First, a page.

Diversity in Living Organisms - NCERT Questions

Q 1.

What are the advantages of classifying organisms?


The advantages of classifying organisms are as follows:
(i)  Classification facilitates the identification of organisms.
(ii)  It helps to establish the relationship among various groups of organisms.
(iii)  It helps to study the phylogeny and evolutionary history of organisms.
(iv)  By studying a few animals, the characteristics of the whole group can be known.

Q 2.

How would you choose between two characteristics to be used for developing a hierarchy in classification?


Before developing a hierarchy in classification, we need to decide which characteristics should be used as the basis for making the broadest divisions. Then we should pick up next set of characteristics for making sub-groups. This process must continue and each time new characteristics should be used. The characteristics that decide the broadest divisions among living organisms should be independent of any other characteristics. For example, nature of cell and form of the body is considered to classify organisms into broad divisions. The characteristics in the next level should be dependent on the previous one that will decide the subsequent divisions of the groups.

Q 3.

Explain the basis for grouping organisms into the five kingdoms.


Robert H. Whittaker proposed his five-kingdom classification on the following basis :
(i)  Phylogenetic relationship between organisms.
(ii)  Complexity of cell structure and body design.
(iii)  Mode of nutrition among organisms.

Q 4.

What are the major divisions in the plantae? What is the basis for these divisions ?


The major divisions of the kingdom Plantae are:
-   Thallophyta
-   Bryophyta
-   Pteridophyta
-   Gymnosperms
-   Angiosperms
The first level of classification of plants is based on the presence and absence of well-differentiated distinct components in the body. Algae are separated from the rest in having simple and less differentiated thalloid plant body. The next level of classification is based on the presence and absence of vascular tissues (i.e., xylem and phloem). This character separates bryophyta from the rest. Further classification is based on the ability to bear seeds. Pteridophyta do not bear seeds. Finally, the groups are made on the basis of seeds naked or enclosed within fruits. The gymnosperms have naked seeds whereas angiosperms bear seeds enclosed within the fruits.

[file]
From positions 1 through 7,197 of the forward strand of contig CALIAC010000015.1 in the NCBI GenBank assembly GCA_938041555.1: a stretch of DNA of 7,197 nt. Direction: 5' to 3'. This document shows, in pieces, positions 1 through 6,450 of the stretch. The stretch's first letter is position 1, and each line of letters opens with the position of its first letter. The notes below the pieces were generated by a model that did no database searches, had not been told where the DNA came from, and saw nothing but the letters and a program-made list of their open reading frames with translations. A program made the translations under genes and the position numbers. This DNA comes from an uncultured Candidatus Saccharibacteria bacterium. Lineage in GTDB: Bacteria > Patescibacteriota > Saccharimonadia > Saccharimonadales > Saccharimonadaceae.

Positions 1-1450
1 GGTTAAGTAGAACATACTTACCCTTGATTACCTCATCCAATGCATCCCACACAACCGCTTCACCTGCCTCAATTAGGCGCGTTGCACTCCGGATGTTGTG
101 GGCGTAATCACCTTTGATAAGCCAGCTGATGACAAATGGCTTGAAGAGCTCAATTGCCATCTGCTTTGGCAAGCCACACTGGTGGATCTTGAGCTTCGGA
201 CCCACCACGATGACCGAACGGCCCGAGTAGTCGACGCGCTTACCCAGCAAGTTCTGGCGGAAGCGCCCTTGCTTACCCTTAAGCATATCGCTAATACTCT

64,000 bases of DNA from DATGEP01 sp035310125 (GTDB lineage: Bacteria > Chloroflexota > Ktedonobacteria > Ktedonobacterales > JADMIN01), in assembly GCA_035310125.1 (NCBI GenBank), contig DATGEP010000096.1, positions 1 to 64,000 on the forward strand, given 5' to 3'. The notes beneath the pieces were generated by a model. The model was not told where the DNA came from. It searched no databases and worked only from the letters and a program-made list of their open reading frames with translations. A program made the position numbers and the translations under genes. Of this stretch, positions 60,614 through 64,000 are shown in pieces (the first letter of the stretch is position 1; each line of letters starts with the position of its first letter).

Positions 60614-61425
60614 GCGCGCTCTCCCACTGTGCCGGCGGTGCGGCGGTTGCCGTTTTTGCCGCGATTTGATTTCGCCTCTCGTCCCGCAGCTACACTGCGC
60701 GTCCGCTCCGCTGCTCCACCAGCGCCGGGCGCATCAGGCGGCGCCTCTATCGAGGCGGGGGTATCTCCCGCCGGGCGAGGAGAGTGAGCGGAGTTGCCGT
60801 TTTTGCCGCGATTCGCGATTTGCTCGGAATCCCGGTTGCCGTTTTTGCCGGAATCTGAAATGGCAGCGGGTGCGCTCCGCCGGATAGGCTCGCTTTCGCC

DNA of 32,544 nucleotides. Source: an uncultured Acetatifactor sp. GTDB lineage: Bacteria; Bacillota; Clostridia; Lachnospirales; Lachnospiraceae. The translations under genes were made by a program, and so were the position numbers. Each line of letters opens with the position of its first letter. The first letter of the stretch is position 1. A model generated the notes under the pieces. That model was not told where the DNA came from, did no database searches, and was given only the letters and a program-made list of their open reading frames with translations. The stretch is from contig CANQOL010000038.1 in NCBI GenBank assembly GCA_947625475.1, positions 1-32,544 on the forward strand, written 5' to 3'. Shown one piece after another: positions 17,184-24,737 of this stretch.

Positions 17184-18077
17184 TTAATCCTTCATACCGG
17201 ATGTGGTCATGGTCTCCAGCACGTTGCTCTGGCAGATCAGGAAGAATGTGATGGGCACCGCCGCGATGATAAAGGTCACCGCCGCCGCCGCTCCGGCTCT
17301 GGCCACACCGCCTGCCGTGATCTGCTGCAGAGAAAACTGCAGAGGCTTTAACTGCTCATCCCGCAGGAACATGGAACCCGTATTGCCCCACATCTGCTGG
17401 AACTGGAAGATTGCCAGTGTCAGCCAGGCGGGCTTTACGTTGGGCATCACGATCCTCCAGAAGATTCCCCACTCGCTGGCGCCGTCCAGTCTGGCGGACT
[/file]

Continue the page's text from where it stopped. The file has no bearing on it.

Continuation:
Q 5.

How are the criteria for deciding divisions in plants different from the criteria for deciding the subgroups among animals?


The criteria for deciding divisions in plants are the presence or absence of seeds and flowers, differentiation of body parts, presence or absence of specialised vascular tissues and nature of the seed. The criteria for subdivisions among animals are the presence or absence of notochord and coelom, position of nerve cord, gill slits, body segmentation, habitat and oviparity or viviparity.

Q 6.

Explain how animals in vertebrate are classified into further subgroups.


The subphylum vertebrata has been classified into two Superclasses, namely, Agnatha and Gnathostomata, on the basis of presence or absence of jaws and paired appendages. Agnatha does not have jaws and paired appendages while gnathostomata bear jaws and paired appendages.
  Superclasses have further been classified into Pisces, Amphibia, Reptilia, Aves and Mammalia.
  The major characteristics used to classify are — (i) The kind of exoskeleton or endoskeleton, (ii) The kind of respiratory organs, (iii) The method of reproduction and giving birth to young ones.
  1.  Exoskeleton of scales; Endoskeleton of cartilage or bones; Breathing through gills – Pisces (fishes).
  2.  Breathing through gills only in larva; Skin slimy – Amphibia.
  3.  Exoskeleton of scales; Laying eggs outside the water–Reptilia.
  4.  Exoskeleton of feathers; Lay eggs; Flight possible – Aves (Birds).
  5.  Exoskeleton of hairs; External ears ; Give birth to young ones –Mammalia.